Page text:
Zerologon attack lets hackers compromise Windows domain


Microsoft has patched a severe bug in August that has been named as Zerologon by the researchers, which when exploited could let attackers take over Windows Servers running as domain controllers in enterprise networks.

The bug which has been tracked as CVE-2020-1472 flaw is an elevation of privilege that resides in the Netlogon which is an Authentication Mechanism used in the Windows Client Authentication Architecture that verifies logon requests, and it registers, authenticates, and locates Domain Controllers.

According to an advisory published by Microsoft, an elevation of privilege vulnerability exists when an attacker establishes a vulnerable Netlogon secure channel connection to a domain controller, using the Netlogon Remote Protocol (MS-NRPC). An attacker who successfully exploited the vulnerability could run a specially crafted application on a device on the network.

Technical details of the vulnerability were not issued by Microsoft, but researchers at Secura B.V, a Dutch security firm, published a detailed analysis of the flaw.

According to Secura experts, Zerologon, takes advantage of a weak cryptographic algorithm used in the Netlogon authentication process.

This bug allows an attacker to manipulate Netlogon authentication procedures and:

  • impersonate the identity of any computer on a network when trying to authenticate against the domain controller
  • disable security features in the Netlogon authentication process
  • change a computer’s password on the domain controller’s Active Directory (a database of all computers joined to a domain, and their passwords)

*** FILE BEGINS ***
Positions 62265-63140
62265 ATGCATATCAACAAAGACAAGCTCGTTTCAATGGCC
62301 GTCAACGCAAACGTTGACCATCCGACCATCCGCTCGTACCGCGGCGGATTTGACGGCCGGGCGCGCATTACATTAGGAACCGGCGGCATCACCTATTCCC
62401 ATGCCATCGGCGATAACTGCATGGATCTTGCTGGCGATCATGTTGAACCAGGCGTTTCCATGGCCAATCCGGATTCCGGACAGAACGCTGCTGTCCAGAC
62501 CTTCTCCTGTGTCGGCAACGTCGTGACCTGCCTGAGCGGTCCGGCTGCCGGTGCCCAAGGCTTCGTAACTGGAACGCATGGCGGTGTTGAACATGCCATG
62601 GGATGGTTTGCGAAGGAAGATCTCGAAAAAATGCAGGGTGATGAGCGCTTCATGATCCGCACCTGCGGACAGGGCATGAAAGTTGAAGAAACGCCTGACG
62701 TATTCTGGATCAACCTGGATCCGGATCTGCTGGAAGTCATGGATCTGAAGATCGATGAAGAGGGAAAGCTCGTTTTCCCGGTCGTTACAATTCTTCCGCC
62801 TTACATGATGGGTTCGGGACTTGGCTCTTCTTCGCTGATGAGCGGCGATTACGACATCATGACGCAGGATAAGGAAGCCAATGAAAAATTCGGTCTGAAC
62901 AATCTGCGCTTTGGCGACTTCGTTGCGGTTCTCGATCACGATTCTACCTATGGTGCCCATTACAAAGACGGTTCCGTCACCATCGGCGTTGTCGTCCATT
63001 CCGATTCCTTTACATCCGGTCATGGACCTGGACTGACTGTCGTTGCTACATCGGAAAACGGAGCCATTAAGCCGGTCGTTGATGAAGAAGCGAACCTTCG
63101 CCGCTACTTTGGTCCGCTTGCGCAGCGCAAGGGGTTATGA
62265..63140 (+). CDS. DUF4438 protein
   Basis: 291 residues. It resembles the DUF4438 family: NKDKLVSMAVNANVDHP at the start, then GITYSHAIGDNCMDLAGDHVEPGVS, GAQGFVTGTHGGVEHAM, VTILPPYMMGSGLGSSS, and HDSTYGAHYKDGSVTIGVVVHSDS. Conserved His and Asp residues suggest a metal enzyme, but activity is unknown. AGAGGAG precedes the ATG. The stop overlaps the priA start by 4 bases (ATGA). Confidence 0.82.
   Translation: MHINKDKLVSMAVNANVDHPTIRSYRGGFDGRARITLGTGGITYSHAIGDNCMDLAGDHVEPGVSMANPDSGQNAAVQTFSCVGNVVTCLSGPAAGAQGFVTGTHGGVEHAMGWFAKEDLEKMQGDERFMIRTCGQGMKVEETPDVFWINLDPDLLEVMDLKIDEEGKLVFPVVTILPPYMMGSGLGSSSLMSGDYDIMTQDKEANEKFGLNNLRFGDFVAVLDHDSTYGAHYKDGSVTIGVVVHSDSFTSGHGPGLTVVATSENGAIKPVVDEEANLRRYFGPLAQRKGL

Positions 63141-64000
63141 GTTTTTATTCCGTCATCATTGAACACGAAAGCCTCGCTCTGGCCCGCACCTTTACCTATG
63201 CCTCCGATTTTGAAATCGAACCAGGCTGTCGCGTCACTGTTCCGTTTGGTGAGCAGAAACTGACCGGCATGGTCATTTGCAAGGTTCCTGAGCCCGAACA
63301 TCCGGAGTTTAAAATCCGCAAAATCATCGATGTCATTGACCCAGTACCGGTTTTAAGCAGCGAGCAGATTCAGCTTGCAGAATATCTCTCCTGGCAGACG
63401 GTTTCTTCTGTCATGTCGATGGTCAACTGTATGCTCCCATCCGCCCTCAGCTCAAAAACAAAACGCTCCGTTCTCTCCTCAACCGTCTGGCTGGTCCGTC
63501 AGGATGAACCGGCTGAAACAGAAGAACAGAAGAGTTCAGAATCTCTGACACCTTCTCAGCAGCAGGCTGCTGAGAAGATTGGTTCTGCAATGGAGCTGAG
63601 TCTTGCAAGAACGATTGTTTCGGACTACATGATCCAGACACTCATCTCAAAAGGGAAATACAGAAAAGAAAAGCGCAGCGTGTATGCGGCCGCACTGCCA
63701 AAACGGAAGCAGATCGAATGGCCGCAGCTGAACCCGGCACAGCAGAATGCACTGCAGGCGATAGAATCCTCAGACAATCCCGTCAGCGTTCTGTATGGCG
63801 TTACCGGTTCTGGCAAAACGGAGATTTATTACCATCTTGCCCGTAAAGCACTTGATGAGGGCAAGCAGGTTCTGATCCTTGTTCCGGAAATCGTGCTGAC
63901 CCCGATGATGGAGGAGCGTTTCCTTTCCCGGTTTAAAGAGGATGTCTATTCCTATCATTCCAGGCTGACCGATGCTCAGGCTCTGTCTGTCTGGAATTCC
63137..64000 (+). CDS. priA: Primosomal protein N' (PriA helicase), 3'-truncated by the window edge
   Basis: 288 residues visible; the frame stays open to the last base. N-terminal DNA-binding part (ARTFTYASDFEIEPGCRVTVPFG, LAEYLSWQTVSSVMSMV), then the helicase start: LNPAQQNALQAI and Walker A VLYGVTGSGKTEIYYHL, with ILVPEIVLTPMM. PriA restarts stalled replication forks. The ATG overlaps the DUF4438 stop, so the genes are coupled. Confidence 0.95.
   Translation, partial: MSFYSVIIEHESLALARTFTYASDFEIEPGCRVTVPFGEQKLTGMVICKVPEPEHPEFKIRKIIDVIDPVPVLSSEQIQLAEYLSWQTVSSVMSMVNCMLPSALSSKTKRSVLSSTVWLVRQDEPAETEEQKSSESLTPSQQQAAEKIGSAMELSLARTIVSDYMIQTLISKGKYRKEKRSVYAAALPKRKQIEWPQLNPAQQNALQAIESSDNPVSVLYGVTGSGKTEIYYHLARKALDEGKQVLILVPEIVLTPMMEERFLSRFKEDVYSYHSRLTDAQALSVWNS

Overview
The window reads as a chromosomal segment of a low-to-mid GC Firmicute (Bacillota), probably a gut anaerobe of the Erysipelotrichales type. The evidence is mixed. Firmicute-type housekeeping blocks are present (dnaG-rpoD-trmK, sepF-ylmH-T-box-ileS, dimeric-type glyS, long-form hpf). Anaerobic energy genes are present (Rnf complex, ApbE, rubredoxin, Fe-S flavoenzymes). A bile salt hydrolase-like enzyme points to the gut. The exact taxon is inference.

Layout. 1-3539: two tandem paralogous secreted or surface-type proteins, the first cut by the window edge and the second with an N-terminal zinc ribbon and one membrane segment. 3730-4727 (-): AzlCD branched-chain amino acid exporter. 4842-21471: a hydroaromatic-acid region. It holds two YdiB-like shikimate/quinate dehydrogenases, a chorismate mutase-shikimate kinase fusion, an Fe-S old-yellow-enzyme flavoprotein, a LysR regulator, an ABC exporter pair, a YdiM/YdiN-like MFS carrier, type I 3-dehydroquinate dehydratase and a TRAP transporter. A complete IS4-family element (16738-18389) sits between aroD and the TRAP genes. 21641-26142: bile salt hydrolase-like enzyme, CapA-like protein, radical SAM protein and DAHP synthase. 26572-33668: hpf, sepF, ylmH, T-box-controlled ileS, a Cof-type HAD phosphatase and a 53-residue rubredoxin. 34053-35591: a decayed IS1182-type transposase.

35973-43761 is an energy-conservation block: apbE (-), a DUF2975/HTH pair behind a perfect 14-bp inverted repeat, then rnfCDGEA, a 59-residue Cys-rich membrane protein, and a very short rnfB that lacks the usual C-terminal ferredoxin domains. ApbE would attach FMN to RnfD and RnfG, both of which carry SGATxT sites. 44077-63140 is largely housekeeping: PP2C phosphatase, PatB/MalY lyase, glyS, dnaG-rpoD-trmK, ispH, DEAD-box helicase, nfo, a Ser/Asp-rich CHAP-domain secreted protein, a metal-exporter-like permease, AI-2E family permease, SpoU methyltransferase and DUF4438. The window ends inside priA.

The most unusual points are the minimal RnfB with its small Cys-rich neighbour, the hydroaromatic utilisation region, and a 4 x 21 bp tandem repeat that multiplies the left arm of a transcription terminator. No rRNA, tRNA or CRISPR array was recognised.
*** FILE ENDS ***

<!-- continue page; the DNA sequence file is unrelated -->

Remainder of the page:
The bug was named Zerologon, as the attack is done by adding zero characters in certain Netlogon authentication parameters.

This attack has a huge impact as it allows any attacker on the local network to completely compromise the Windows domain. The attack is completely unauthenticated.

The ZeroLogon attack could be exploited by threat actors to deliver malware and ransomware on the target network.

There are no limits to how an attacker can use the Zerologon attack. For example, the attacker could disguise as the domain controller itself and change its password, allowing him to take over the entire corporate network.

The only limitation on how to carry out a Zerologon attack is that the attacker must have access to the target network.

August 2020 Patch Tuesday security updates only temporarily address the vulnerability. This temporary patch made the Netlogon security features mandatory for all Netlogon authentications, effectively breaking Zerologon attacks. A more complete patch is scheduled for February 2021.

Secura researchers released a Python script that uses the Impacket library to test vulnerability for the Zerologon exploit, it could be used by admins to determine if their domain controller is still vulnerable.

Image Credits : Kratikal

Priyanka R
Cyber Security Enthusiast, Security Blogger, Technical Editor, Author at Cyber Safe News

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